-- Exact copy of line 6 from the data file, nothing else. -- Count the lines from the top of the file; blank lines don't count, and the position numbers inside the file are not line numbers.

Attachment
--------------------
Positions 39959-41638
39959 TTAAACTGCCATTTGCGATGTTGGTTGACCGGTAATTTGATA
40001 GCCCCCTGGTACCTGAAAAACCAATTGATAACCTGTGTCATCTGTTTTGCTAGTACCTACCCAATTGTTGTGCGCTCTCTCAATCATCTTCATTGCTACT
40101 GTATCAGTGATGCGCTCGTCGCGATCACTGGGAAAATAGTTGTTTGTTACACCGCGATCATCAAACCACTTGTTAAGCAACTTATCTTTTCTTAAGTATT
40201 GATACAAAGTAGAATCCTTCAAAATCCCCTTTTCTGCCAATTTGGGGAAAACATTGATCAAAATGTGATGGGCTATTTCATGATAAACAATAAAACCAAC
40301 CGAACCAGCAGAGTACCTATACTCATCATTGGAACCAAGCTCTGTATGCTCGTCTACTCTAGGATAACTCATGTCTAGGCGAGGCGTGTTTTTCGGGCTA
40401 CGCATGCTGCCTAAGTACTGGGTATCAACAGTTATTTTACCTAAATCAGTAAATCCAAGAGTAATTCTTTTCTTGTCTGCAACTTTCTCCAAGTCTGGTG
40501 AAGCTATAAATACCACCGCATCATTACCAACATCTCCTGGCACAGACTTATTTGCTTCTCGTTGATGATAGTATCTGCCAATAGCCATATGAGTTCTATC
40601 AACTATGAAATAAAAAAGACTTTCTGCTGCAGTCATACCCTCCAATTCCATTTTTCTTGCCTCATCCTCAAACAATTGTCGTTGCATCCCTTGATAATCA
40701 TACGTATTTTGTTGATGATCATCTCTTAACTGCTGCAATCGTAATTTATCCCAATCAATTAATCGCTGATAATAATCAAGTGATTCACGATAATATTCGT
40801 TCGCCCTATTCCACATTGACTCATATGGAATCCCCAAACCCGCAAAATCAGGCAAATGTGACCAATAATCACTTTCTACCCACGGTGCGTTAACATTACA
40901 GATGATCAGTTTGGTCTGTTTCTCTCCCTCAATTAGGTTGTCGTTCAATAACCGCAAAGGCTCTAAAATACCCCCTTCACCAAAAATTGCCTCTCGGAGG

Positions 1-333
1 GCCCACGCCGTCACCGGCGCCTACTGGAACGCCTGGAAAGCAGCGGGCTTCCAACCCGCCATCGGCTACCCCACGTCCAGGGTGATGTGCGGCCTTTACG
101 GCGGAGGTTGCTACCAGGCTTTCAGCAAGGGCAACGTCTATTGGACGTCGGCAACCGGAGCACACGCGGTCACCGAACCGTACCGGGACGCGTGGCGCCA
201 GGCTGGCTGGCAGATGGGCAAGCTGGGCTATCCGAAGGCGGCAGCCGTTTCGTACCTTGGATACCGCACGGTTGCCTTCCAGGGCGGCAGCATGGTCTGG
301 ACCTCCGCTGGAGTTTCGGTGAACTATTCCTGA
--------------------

40301 CGAACCAGCAGAGTACCTATACTCATCATTGGAACCAAGCTCTGTATGCTCGTCTACTCTAGGATAACTCATGTCTAGGCGAGGCGTGTTTTTCGGGCTA